A review article concluded that there is inadequate evidence to support claims that echinacea decreases the severity or shortens the duration of upper respiratory infections and that allergic reactions have been reported. [Med Lett Drugs Ther 2002;44(1127): pp.29-30]
Coneflower (Echinacea purpura) can help with the following
A tincture of equal parts of coneflower (Echinacea), goldenseal (Hydrastis canadensis), cleavers (Gallium asparine), eyebright (Euphrasia officinalis), ginger root (Zingiber officinalis), and elderberry (Sambucus nigra) will strengthen your immune system, increase circulation, and help your respiratory system work better. Take 30 drops two or three times per day.
Echinacea is a popular immune-boosting herb that has been investigated for use with chemotherapy. One study looked at the effects of cyclophosphamide, echinacea, and thymus gland extracts to treat advanced cancer patients. Although small and uncontrolled, this trial suggested that the combination modestly extended the life span of some patients with inoperable cancers. Signs of restoration of immune function were seen in these patients. [Cancer Invest 1992;10: pp.343-48]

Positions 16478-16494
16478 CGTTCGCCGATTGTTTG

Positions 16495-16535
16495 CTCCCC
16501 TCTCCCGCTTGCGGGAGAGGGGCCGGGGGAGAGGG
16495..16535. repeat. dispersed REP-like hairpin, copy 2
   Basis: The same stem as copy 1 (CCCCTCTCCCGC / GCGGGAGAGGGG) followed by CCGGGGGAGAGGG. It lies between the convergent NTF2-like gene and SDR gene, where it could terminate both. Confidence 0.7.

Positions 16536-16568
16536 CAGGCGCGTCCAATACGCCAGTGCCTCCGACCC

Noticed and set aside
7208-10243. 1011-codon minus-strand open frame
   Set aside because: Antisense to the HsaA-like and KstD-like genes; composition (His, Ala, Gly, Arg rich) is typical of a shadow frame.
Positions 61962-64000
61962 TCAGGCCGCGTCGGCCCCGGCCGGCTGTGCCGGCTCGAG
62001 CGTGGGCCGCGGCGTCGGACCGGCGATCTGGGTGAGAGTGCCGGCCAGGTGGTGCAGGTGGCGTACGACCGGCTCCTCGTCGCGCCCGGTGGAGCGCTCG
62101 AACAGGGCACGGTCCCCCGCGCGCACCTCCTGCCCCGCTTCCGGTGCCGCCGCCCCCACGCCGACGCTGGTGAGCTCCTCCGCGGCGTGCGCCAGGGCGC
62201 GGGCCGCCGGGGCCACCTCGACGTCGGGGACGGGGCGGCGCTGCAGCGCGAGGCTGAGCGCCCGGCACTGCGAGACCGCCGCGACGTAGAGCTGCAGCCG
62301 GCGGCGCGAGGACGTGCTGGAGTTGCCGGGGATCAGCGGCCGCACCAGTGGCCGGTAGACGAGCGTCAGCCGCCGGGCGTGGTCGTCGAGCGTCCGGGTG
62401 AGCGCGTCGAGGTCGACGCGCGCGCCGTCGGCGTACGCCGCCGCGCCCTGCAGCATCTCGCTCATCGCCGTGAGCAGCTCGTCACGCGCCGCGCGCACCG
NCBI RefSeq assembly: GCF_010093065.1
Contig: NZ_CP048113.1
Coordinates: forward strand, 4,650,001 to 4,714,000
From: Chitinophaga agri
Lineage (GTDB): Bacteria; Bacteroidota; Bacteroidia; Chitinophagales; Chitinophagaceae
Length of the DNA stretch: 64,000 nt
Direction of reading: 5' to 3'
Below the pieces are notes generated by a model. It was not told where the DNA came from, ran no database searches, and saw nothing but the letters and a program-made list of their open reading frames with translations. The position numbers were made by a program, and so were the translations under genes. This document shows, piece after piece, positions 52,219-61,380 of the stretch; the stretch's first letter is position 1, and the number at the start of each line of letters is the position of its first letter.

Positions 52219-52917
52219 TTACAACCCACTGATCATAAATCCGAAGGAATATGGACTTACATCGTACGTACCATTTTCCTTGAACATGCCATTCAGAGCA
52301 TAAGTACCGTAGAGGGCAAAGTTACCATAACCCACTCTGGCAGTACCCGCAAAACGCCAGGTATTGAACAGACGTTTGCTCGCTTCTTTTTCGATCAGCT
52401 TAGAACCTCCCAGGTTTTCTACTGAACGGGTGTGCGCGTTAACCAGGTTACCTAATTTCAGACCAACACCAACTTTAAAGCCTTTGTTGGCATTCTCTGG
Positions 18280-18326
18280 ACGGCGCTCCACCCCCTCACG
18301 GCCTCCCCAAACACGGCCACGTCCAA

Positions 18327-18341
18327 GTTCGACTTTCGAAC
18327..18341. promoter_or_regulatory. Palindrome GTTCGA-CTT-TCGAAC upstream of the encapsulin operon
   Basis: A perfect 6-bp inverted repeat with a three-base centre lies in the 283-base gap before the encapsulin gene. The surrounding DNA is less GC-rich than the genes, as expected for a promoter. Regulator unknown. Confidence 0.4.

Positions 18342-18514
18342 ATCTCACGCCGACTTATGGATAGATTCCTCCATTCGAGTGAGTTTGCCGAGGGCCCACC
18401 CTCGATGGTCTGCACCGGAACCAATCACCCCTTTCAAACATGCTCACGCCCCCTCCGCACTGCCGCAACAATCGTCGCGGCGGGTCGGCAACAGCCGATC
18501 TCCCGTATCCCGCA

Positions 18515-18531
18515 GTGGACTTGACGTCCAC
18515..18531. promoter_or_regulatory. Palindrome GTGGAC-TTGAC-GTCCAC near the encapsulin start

Echinacea may interfere with wound healing and could possibly lead to liver inflammation when combined with certain drugs.
To promote the spread of colonies, streptococci secrete large amounts of hyaluronidase. This enzyme is inhibited by echinacea and prevents tissue invasion by the bacteria. Echinacea also promotes increased phagocytosis and natural killer cell activity. Physical contact is required, so gargling or topical application is best.
Echinacea boosts the immune system and fights viral and bacterial infections.
In a study of nearly 150 university students with the common cold, using Echinacea purpurea herb and root (50%) and E. angustifolia root (50%) had no effect on the severity and duration of self-reported symptoms. The dosage used was 1gm, six times on the first day of illness and three times daily thereafter for up to 10 days. [ Ann Intern Med 2002;137(12): pp.939-46]
However, a review concluded that echinacea has modest benefit for treating, but not preventing, upper respiratory tract infections. [Am Fam Physician 2003;67(1): pp.77-80, 83]
This indicates that the use of echinacea to treat URIs is of limited use.
|May do some good|
|Likely to help|
|May have adverse consequences|